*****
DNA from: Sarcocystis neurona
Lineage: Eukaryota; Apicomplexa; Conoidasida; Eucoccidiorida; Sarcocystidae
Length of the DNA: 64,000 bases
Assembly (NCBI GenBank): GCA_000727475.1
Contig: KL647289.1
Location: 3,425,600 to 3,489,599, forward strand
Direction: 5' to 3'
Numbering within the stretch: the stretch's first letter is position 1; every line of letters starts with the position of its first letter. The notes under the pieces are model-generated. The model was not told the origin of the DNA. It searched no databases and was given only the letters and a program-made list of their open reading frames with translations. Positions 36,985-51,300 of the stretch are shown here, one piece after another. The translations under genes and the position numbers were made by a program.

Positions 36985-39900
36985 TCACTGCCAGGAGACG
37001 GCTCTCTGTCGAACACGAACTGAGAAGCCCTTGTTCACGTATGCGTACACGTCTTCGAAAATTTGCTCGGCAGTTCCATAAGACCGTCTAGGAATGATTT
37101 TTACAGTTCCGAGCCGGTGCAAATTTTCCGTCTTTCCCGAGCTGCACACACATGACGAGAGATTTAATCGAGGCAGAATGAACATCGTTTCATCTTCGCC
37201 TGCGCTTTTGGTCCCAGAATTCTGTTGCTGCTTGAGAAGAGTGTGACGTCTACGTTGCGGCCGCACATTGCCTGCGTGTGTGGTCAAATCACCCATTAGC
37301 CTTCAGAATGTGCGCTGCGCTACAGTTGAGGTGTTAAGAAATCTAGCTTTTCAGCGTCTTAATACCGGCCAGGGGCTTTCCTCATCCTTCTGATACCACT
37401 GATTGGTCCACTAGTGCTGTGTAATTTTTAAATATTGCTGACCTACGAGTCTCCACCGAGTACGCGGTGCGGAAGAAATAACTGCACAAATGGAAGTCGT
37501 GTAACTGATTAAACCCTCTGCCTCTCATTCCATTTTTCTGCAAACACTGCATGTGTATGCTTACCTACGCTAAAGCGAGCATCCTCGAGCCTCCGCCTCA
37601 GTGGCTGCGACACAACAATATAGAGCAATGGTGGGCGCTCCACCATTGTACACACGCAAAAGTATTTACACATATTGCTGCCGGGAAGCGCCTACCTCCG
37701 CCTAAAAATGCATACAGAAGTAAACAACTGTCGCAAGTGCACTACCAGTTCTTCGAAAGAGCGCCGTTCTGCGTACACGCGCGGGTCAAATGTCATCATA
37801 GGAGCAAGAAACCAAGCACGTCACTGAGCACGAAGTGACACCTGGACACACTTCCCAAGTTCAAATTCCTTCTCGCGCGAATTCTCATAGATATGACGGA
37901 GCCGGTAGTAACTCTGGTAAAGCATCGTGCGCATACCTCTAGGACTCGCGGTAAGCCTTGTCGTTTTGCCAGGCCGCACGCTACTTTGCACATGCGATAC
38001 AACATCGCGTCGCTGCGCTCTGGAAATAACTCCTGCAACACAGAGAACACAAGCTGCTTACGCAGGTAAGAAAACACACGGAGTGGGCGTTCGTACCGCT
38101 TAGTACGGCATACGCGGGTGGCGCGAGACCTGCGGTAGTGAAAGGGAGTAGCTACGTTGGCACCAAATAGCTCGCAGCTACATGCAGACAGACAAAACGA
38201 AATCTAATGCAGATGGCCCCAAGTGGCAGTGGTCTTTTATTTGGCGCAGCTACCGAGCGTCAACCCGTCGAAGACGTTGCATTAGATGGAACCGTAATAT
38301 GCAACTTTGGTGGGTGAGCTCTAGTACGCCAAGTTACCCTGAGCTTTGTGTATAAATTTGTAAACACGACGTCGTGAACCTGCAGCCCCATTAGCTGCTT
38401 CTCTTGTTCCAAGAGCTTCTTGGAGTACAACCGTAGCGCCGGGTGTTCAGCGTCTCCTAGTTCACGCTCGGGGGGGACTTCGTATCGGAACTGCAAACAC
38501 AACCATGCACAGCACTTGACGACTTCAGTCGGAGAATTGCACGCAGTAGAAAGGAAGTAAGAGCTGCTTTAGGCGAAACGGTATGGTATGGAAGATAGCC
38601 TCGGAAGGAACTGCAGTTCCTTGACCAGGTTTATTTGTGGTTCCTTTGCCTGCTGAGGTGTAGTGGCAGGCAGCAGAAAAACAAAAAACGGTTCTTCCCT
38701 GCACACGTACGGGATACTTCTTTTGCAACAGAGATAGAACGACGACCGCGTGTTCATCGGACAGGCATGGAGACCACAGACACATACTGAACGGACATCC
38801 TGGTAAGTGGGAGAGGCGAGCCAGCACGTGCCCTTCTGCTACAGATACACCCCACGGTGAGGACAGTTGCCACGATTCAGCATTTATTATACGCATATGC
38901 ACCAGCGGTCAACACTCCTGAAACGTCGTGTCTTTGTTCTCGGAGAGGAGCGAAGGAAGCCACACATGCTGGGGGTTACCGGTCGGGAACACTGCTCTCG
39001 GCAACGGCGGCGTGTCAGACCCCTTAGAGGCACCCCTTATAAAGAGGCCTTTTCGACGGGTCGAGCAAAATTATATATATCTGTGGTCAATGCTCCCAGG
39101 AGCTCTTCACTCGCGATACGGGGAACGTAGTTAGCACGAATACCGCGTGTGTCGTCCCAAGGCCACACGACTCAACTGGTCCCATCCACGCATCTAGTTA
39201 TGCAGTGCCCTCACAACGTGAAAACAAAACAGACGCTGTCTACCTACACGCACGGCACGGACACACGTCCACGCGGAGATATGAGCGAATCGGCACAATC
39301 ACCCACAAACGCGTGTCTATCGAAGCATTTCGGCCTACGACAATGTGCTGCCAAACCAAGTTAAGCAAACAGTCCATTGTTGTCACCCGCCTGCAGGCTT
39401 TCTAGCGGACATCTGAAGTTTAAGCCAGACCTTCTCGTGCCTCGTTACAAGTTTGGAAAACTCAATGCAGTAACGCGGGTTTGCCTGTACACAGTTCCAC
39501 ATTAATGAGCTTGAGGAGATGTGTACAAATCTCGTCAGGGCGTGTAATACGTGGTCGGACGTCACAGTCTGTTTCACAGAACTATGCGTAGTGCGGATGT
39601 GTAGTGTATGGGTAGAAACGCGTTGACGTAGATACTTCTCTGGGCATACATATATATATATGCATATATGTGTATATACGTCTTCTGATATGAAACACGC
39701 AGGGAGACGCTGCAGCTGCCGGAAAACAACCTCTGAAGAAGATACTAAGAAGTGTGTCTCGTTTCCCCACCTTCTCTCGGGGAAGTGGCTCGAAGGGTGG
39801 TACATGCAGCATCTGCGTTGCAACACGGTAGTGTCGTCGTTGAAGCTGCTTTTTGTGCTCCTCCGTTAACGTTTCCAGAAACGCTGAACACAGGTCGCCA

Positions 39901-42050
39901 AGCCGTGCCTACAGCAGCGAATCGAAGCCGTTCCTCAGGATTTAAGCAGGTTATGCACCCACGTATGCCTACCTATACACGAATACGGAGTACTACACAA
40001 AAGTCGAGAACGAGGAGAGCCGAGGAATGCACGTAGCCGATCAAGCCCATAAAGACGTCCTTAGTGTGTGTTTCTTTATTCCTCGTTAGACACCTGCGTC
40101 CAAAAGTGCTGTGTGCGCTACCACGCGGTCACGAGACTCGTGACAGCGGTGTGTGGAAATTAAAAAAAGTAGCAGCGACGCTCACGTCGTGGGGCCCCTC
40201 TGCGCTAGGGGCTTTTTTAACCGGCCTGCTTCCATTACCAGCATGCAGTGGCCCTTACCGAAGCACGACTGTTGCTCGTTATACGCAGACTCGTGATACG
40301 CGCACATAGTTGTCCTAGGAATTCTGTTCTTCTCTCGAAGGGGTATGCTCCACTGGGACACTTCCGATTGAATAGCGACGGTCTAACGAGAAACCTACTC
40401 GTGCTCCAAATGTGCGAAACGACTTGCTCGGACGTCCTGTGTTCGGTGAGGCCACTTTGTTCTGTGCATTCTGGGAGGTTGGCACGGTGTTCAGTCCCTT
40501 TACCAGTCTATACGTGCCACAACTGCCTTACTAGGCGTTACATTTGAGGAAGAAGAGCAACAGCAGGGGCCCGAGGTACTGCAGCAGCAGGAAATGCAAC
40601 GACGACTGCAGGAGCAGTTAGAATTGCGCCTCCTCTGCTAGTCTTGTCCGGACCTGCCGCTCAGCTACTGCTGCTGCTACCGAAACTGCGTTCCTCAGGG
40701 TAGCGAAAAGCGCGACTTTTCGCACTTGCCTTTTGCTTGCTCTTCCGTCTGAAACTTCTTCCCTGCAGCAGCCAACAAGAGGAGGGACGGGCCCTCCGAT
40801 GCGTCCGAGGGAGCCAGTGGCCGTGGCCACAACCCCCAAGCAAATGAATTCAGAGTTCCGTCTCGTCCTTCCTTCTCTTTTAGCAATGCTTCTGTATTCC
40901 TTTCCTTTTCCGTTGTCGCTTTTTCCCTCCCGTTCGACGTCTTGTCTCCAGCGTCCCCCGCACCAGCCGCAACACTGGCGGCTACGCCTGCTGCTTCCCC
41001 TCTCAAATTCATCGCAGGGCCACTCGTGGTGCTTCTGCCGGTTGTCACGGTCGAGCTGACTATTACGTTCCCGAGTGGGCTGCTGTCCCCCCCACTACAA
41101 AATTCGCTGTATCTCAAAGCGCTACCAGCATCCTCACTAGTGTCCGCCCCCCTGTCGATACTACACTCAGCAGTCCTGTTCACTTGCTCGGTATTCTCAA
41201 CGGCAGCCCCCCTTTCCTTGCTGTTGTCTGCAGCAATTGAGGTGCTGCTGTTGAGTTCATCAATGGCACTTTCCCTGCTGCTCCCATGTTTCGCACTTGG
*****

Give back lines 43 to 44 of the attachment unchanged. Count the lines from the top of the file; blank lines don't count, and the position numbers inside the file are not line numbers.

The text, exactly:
40101 CAAAAGTGCTGTGTGCGCTACCACGCGGTCACGAGACTCGTGACAGCGGTGTGTGGAAATTAAAAAAAGTAGCAGCGACGCTCACGTCGTGGGGCCCCTC
40201 TGCGCTAGGGGCTTTTTTAACCGGCCTGCTTCCATTACCAGCATGCAGTGGCCCTTACCGAAGCACGACTGTTGCTCGTTATACGCAGACTCGTGATACG